Women and Economic Security: Changing Policy and Practice
May 14-17, 2014
The purpose of this meeting is to develop a multi-sector, interdisciplinary approach to identifying and combating barriers that women living in poverty face as they seek economic security and mobility. This meeting will occur in conjunction with work to be done through a three-year Ford Foundation grant (2013-2015) received by the Center for the Education of Women. The conference will also serve as the annual meeting of the National Council for Research on Women.
Through keynote presentations, concurrent sessions, panel discussions, small group discussions, posters, artistic displays and performances, and contributions from women living in poverty, this meeting will position the University as a higher education leader in addressing barriers that women face as they seek to lift themselves out of poverty.
This Michigan Meeting will provide an unprecedented opportunity for cross-fertilization between state-focused efforts to address the issue of women’s economic security and the perspectives of national thought-leaders on this topic. By bringing together experts from around the nation, the meeting will present applicable research and best practices and provide multiple opportunities to examine and begin to address the public policy issues that affect women’s economic security and mobility.
Through this meeting, organizers will build on the expertise of academic researchers, the knowledge and policy development of advocates and activists, the experience and programs of social service agencies, government entities, businesses, and the lived experiences of women themselves, in order to identify model programs that assist and define policy solutions to this seemingly intractable social issue. Additionally, this meeting offers the opportunity to host experts from across the nation, to collaborate with practitioners and policy makers on possible practice and policy changes that could increase women’s economic security and mobility.
Contact: Gloria Thomas
Learning from Detroit: Turbulent Urbanism in the 21st Century
May 30-31, 2014
Shrinking cities are often mistakenly portrayed as places of inexorable decline. There is no question that residents in cities like Detroit face many challenges in the aftermath of six decades of disinvestment, population loss, and service cutbacks. But not everything is gloomy, and Detroit is not alone. Although decline may have reached especially acute levels in Detroit, similar processes have occurred – and continue to occur – in other metropolitan areas around the world. The post-industrial landscape and social conditions in Detroit are thus exemplary of persistent patterns of decay and abandonment occurring in as many as one in six cities globally. No adequate social or economic theories exist to comprehend or grapple with these processes of decline. Yet, as the number of distressed cities continues to rise, the ethical importance of making these spaces livable is also rising – as is the array of innovative, grassroots strategies emerging to address, mitigate, and re-invigorate these distinctive urban spaces.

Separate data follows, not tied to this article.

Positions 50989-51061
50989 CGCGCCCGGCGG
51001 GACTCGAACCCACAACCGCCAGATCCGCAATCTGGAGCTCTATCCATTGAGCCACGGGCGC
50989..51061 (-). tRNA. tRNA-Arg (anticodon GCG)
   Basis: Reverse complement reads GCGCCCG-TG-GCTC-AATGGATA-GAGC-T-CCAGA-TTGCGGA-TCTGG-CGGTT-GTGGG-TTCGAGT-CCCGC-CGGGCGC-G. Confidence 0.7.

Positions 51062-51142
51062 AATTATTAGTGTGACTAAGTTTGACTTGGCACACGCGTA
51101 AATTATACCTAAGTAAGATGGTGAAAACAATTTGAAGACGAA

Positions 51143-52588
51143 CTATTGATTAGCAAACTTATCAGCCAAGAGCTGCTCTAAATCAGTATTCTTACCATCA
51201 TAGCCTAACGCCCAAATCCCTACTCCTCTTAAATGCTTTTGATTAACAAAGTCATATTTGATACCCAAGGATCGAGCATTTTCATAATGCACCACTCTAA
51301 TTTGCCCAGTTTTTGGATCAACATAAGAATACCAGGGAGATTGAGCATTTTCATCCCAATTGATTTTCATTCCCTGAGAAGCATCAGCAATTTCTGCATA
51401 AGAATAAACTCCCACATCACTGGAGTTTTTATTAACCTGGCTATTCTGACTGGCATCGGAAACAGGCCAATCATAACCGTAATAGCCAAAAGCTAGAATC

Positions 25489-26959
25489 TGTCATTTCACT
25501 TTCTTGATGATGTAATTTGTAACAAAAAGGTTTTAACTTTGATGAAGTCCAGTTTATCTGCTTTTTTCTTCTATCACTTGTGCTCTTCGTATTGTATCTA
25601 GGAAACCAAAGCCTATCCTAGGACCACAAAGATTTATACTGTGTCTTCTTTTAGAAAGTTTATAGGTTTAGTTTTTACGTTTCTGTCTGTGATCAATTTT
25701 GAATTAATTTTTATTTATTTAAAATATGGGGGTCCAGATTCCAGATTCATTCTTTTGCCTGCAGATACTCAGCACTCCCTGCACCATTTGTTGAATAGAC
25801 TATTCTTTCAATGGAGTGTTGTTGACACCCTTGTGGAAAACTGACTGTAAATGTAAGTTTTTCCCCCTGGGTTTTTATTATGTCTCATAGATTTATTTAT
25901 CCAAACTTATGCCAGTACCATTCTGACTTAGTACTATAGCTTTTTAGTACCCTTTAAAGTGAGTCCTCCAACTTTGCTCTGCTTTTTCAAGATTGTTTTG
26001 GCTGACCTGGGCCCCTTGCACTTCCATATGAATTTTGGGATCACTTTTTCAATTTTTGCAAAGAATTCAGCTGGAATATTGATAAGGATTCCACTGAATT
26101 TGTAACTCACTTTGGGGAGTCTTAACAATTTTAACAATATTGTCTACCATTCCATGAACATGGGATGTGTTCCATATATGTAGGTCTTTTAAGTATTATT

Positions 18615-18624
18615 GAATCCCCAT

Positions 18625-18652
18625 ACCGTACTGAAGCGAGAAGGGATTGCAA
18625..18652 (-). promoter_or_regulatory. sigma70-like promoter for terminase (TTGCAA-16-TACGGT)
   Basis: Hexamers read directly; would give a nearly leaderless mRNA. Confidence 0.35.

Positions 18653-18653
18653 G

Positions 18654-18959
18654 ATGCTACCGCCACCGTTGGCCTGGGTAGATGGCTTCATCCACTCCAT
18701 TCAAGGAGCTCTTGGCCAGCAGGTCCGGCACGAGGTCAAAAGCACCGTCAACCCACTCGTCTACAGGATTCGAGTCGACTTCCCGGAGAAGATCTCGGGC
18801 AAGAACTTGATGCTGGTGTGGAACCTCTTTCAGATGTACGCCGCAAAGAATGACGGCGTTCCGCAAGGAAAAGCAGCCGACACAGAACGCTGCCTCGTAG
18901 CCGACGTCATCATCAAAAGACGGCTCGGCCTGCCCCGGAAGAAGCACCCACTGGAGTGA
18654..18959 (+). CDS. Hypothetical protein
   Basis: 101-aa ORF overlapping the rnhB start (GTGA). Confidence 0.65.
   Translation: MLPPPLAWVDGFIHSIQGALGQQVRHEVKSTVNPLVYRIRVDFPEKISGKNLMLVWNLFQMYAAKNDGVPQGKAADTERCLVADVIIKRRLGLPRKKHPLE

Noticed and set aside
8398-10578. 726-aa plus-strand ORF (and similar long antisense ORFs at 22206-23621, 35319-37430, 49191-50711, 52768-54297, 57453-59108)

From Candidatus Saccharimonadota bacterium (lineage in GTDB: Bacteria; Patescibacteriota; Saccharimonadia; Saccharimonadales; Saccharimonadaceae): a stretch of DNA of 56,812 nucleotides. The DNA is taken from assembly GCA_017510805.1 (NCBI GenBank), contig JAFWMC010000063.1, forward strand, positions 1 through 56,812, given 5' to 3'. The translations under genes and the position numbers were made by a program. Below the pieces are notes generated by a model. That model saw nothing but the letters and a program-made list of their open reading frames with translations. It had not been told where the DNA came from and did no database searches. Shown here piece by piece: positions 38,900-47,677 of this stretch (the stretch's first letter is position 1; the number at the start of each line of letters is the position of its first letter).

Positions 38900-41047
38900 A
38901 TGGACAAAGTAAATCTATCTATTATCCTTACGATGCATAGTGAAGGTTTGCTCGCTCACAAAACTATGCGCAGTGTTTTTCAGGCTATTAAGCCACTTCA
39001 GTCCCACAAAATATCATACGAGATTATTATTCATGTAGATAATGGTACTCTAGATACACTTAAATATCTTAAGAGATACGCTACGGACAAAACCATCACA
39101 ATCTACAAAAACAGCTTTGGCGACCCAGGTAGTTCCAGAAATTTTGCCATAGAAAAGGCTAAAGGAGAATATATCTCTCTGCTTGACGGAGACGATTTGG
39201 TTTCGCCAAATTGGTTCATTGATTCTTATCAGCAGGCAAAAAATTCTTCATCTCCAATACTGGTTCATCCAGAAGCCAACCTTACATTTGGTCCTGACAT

This Michigan Meeting will bring the many vexing question related to distressed urbanism to the table in an interdisciplinary scholarly debate and policy discussion. What can scholars around the world learn from Detroit that can inform a theoretical, but also a practical, understanding of the turbulent post-industrial urbanism of the late 20th and early 21st centuries? Conversely, how does the experience of abandonment and decline elsewhere in North America, Eastern Europe, Asia, Africa, and South America help us understands the historically specific dynamics of abandonment and decline in Detroit? Decline in other cities emerged from different starting points and followed distinct trajectories, but the resulting physical environments and social stresses are remarkably similar. By focusing on Detroit as a paradigmatic example of ongoing global processes of urban decline, the aim is to begin developing a theoretical foundation and scholarly agenda for understanding the growing number of cities facing both the acute distress that accompanies the dismantling of once-thriving industrial metropolises and the pressing need to reinvent themselves in an uncertain future.
The three-day event will open with a day-long tour of Detroit followed by a two-day series of intensive panels and roundtable discussions.
Contact: Angela Dillard